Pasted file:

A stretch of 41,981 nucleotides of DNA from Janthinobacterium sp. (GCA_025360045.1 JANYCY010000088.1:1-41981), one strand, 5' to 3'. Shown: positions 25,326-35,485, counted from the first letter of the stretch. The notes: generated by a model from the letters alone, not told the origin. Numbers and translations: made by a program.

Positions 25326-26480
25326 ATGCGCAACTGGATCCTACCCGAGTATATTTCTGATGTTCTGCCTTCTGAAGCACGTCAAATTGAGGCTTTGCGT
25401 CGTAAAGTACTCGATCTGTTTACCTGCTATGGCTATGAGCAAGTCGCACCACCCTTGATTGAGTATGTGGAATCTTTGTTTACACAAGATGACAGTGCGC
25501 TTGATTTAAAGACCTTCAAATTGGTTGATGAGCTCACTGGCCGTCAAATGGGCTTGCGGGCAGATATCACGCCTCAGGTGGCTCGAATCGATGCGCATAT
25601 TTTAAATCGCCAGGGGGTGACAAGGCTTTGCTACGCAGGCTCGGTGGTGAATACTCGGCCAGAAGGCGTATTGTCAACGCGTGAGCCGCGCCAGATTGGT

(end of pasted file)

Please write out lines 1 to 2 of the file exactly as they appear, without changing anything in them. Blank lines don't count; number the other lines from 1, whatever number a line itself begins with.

A stretch of 41,981 nucleotides of DNA from Janthinobacterium sp. (GCA_025360045.1 JANYCY010000088.1:1-41981), one strand, 5' to 3'. Shown: positions 25,326-35,485, counted from the first letter of the stretch. The notes: generated by a model from the letters alone, not told the origin. Numbers and translations: made by a program.

Positions 25326-26480